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October 23, 2005

Miers and Cronyism in Eminent Domain Payouts

What kills you is when a story reinforces an existing story. And if Harriet Miers is being condemned as a crony appointment, then Miers getting a judge to appoint a crony to evaluate her family's land in an eminent domain proceeding just could kill her nomination:

Supreme Court nominee Harriet Miers collected more than 10 times the market value for a small slice of family-owned land in a large Superfund pollution cleanup site in Dallas where the state wanted to build a highway off-ramp.

The windfall came after a judge who received thousands of dollars in campaign contributions from Miers' law firm appointed a close professional associate of Miers and an outspoken property-rights activist to the three-person panel that determined how much the state should pay.

This reflects either total corruption or stupidity and obliviousness to conflicts of interest -- take your pick. Either should bar you from the Supreme Court.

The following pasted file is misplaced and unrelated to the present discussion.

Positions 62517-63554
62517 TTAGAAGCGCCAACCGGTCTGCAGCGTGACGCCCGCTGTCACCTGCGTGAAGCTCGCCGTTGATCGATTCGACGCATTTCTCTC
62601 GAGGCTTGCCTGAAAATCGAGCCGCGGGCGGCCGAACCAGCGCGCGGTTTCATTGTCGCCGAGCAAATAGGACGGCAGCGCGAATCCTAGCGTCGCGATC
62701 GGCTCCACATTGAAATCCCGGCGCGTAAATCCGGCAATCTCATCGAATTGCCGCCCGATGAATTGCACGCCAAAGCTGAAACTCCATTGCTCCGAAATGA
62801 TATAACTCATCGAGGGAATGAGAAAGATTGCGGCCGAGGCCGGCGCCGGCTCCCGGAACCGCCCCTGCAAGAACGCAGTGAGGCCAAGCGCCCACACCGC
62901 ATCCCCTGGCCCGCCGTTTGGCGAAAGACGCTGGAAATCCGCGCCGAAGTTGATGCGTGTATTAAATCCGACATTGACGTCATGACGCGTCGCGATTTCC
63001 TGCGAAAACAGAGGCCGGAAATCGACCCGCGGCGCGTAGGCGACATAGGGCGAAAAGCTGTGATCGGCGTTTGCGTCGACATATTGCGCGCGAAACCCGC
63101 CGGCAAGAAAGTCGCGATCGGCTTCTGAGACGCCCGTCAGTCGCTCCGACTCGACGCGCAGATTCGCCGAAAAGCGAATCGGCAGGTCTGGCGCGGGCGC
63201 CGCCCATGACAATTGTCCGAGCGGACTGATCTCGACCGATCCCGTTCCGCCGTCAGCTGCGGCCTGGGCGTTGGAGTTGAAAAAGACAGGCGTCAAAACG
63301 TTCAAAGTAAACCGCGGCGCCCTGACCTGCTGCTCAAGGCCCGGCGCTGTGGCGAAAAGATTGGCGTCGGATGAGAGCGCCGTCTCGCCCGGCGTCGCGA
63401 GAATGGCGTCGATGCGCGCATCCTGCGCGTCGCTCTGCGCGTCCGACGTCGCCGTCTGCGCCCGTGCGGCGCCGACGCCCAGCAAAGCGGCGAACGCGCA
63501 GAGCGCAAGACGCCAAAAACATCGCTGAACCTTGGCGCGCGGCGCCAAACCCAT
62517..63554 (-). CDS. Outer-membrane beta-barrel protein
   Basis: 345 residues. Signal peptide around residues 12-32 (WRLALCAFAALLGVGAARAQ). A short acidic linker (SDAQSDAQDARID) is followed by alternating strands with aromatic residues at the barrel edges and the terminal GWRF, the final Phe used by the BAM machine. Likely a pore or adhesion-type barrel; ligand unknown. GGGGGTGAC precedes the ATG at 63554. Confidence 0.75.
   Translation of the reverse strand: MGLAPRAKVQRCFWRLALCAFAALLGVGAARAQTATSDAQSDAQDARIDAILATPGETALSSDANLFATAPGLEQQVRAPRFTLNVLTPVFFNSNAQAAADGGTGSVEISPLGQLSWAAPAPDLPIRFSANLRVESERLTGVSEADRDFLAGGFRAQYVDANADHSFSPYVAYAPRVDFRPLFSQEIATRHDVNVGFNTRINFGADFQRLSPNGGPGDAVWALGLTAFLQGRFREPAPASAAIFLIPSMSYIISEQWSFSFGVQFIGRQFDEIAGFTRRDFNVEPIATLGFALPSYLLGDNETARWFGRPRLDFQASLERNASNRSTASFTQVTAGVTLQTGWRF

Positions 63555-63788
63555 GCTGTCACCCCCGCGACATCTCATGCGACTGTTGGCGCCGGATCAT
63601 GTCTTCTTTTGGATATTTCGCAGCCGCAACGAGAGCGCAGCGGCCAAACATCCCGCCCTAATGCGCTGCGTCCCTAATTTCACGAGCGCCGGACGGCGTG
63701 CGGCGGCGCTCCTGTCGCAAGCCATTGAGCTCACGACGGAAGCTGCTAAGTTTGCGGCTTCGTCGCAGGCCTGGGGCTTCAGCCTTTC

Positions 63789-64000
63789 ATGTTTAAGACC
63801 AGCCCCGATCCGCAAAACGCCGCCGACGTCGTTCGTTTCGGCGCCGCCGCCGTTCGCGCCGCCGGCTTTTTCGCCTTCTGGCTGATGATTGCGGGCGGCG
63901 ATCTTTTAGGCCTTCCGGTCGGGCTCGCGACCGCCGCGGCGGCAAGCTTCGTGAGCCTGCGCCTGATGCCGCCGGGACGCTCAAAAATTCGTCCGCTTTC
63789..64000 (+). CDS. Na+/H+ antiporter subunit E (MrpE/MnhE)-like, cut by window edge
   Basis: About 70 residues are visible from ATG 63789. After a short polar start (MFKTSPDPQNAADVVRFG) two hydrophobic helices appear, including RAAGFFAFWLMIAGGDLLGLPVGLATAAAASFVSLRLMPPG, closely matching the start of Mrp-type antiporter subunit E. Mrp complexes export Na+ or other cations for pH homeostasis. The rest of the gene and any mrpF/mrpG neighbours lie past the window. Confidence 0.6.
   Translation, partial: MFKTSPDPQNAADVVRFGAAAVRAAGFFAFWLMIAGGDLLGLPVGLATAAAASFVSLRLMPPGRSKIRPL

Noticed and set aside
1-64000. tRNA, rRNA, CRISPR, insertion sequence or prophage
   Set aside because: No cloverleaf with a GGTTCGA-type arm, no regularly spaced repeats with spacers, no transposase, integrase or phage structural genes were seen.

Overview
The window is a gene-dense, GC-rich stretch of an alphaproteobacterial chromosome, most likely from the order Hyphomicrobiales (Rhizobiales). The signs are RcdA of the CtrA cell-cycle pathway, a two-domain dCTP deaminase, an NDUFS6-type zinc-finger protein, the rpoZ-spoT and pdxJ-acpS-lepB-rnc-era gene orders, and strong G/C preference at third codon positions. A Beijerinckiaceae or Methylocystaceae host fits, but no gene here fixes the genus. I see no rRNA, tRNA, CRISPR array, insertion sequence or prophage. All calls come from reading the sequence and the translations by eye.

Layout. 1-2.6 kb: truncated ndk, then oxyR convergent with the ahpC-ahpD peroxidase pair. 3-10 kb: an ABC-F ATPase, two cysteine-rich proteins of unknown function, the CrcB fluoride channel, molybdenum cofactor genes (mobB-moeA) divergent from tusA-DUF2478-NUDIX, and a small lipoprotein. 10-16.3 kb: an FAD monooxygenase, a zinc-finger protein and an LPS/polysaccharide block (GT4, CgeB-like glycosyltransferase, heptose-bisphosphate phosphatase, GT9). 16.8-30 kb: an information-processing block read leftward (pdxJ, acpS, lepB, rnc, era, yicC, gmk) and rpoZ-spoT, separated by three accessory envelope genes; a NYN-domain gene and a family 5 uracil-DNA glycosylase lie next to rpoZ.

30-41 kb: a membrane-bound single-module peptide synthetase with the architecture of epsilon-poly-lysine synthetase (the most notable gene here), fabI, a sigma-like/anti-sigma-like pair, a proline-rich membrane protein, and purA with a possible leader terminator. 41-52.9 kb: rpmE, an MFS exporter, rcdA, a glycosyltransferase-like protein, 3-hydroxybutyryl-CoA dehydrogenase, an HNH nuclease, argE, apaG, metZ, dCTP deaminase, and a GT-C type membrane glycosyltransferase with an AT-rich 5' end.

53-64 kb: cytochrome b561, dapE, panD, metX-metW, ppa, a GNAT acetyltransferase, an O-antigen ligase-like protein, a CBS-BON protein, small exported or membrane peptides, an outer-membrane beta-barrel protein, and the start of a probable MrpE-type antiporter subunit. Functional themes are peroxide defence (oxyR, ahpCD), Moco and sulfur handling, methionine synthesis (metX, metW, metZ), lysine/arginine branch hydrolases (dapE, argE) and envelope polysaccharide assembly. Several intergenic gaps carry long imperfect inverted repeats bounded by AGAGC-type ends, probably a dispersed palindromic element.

Post-Kelo, there's been a lot of discussion about when the government can take property in eminent domain proceedings, but far too little about how to properly compensate landowners.

On one hand, there are good arguments for paying people more than the regular value of the land for personal property because of the non-tangible value of the property to a family.

But the flip side is making sure that courts aren't manipulated to give large payoffs in eminent domain proceedings to land owners. In Miers case, she received $5 per square foot for potentially polluted industrial land, land that had been assessed as just 30 cents per square foot.

A basic rule of thumb should be to compensate landowners based on the property tax assessment level. Landowners often push to keep those assessments down to keep their property taxes down as well, but they shouldn't expect compensation from the government for a higher price than they are willing to pay property tax on.

I noted on Friday that Miers family had financial problems. Unfortunately, it looks like Miers may have tried to fix them through payouts from the government.

Now, if she was willing to extend that philosophy of charity to the economically distressed for all American families, I might be more favorable towards her appointment. But somehow I suspect her solicitude on the bench will be far more limited.

Posted by Nathan at October 23, 2005 07:39 AM